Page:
Asking me to be still with Jesus is like telling a dog to sit-and-stay in a squirrel sanctuary. I’m just not wired that way.
For years I’ve felt like a second-class Christian, guilty for not being spiritual enough to rest in the presence of my creator. Having cancer didn’t help. You’d think it would as I was physically still, confined to bed much of the time, but emotionally my mind churned and I still found it hard.
Maybe you’ve felt that way too. Like you want to sit and Jesus’ feet but find yourself running around getting things done, even when life’s hard, then feeling guilty for doing what comes naturally to you.
If you’re a Make It Happen Captain and someone who likes to get things done, I have good news for you from my friend Katie. She’s wired to be an A-type doer whose felt this guilt as she strived to get more and more checked off her to-do list. Here she reminds us that it’s not important whether we sit and listen or stand and work. What matters is our spiritual posture, knowing we don’t need to earn God’s love.
I took some time to ask this Modern Day Martha, and author of Made Like Martha: Good News for the Woman Who Gets Things Done some questions about her new book.
1. Why do you think the story of Mary and Martha (Luke 10) causes so many women to feel guilty?
Since Jesus told Martha that she was worried and distracted and that her sister Mary had chosen what was better, we often feel guilty for being wired like Martha. We feel like Mary was the poster child for getting it right and that Martha was discounted because she was worried and distracted.
Many of us have tried to shed the skin of efficiency because we’ve misinterpreted this passage to mean there is something wrong with being made like Martha. But in John 11:5 we see that Jesus loved Martha and her siblings. His correction wasn’t a scolding but an invitation to walk in freedom instead of fret.
2. We usually assume Jesus was criticizing Martha for working too hard. Would you say that is true?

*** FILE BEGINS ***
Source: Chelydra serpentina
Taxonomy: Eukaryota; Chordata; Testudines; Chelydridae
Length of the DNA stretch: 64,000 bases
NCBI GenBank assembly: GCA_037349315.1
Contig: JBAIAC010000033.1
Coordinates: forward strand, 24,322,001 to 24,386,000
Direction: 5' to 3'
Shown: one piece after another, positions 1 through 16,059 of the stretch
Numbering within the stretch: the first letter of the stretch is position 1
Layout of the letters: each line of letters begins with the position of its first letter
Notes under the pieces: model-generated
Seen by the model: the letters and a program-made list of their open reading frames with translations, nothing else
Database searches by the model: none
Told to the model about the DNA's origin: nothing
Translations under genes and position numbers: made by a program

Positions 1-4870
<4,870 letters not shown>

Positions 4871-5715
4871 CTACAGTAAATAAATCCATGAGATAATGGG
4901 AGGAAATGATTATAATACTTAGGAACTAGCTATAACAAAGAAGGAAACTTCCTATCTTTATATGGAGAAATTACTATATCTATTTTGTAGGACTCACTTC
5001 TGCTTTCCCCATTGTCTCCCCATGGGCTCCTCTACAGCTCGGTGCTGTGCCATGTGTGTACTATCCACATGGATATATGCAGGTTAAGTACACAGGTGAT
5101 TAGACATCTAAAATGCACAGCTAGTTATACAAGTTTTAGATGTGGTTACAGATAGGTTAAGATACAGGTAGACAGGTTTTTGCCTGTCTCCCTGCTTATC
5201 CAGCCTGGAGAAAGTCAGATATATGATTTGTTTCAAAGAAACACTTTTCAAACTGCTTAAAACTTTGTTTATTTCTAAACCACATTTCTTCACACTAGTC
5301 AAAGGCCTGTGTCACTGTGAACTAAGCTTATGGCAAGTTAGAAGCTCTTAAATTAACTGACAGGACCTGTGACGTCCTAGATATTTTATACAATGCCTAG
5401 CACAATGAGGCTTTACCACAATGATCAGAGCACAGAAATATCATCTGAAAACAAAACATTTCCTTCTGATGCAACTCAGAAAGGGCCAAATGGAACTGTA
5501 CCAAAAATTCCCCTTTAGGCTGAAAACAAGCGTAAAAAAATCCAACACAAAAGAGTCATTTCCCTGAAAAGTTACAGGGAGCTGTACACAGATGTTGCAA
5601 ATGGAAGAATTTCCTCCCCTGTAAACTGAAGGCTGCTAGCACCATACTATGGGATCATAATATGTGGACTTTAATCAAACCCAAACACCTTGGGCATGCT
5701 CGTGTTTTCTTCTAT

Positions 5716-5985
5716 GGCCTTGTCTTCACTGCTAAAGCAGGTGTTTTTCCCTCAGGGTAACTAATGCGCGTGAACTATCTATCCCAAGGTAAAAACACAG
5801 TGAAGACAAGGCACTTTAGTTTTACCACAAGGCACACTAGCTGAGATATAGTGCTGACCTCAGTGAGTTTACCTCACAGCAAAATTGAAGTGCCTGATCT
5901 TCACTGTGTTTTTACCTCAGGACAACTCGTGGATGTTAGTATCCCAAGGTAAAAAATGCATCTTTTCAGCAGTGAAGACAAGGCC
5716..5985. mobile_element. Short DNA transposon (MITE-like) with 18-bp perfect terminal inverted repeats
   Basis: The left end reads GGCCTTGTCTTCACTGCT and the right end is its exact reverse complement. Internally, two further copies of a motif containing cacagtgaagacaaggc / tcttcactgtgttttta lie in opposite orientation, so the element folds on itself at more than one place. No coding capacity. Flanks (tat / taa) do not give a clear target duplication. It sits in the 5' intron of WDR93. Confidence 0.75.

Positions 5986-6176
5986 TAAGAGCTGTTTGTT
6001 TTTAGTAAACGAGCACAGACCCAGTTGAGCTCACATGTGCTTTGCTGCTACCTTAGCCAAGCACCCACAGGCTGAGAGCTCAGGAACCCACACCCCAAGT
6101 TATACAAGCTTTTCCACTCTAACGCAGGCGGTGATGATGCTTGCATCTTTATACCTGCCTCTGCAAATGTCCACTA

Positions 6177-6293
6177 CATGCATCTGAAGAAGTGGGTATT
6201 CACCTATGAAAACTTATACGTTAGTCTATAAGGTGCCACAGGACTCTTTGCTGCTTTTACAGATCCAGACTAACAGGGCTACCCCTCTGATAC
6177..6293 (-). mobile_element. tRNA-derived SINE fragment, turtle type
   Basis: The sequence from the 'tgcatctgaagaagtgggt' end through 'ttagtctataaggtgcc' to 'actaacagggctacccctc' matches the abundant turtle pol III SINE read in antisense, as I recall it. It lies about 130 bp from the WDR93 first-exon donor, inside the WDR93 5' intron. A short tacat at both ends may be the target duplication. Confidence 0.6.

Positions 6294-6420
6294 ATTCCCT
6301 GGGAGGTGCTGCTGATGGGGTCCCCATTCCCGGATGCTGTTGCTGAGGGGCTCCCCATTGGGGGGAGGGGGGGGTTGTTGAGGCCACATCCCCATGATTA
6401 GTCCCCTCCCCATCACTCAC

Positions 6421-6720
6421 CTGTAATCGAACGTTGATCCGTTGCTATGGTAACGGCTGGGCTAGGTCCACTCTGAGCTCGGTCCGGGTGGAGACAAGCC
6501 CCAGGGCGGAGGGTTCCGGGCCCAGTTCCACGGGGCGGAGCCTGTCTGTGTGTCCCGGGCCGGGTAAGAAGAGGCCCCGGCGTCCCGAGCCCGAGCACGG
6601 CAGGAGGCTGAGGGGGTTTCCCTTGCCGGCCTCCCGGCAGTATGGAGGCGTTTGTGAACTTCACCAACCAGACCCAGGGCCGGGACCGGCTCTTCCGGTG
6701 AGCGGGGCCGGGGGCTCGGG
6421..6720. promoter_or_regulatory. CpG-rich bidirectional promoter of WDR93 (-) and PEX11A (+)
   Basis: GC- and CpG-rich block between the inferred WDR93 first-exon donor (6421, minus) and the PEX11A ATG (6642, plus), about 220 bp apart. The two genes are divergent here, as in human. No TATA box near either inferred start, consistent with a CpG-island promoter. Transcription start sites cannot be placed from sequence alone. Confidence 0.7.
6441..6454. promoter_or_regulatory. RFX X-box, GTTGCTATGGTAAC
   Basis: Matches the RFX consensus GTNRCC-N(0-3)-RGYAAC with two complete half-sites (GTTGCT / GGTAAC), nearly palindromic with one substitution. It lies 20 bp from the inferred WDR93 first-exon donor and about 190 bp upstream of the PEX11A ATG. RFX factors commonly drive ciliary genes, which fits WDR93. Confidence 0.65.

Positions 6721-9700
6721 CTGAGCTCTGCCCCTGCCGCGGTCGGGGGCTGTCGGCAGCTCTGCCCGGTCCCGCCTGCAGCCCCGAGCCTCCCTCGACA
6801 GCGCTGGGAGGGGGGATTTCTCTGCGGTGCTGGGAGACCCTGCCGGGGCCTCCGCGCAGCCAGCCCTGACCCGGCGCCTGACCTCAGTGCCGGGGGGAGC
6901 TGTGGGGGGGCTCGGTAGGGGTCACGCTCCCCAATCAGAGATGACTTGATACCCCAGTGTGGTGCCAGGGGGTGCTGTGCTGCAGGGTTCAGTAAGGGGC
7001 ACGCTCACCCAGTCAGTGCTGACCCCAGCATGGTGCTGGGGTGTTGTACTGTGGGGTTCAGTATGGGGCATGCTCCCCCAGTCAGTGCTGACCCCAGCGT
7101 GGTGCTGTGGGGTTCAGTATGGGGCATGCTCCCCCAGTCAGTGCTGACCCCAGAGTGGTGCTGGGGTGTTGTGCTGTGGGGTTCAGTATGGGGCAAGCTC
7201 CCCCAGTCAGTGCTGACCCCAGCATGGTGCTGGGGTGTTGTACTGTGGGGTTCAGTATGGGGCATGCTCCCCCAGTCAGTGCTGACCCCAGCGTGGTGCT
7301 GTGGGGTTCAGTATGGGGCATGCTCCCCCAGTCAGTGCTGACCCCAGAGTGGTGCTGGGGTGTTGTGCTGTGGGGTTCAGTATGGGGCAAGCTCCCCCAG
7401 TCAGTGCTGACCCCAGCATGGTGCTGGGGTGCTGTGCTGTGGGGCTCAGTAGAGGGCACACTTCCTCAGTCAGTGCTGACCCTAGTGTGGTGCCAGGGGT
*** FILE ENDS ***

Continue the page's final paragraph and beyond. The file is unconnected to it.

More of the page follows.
I don’t think Jesus was criticizing Martha’s work ethic (in Luke 10:41-42). In fact, unless He was going to multiply loaves and fishes, someone had to prepare the food. Instead, Jesus addressed Martha’s heart. He wasn’t asking her to stop being a doer, rather He was reminding her that she was a daughter too.
We assume that Jesus was asking Martha to sit down physically like Mary was, but what if He was inviting her soul to rest—even while she continued working?We assume that Jesus was asking Martha to sit down physically like Mary was, but what if He was inviting her soul to rest—even while she continued working? @katiemreid on Click To Tweet
In John 12:2, we see Martha serving again, yet Jesus doesn’t correct her this time. Here, Martha serves from a place of strength and peace instead of a place of striving and stress.
3. You write in your book, Made Like Martha, that many of us assume God is mad at us or disappointed in us. How have you found healing in your life from that assumption?
When you view the world through the lens of perfectionism, you often feel frustrated with yourself and others (and even God) for things not turning out like you want (or expect) them to. For almost forty years I felt like God was mad or disappointed in me. I was expecting myself to be flawless, which is completely unrealistic. It was a losing battle.
BUT, God knew we’d never attain perfection apart from His supernatural intervention which is why He sent His unblemished and only Son to die and rise again. If we choose to believe in Jesus as Savior and confess Him as Lord, we are made clean; perfected, because of what Christ did on our behalf.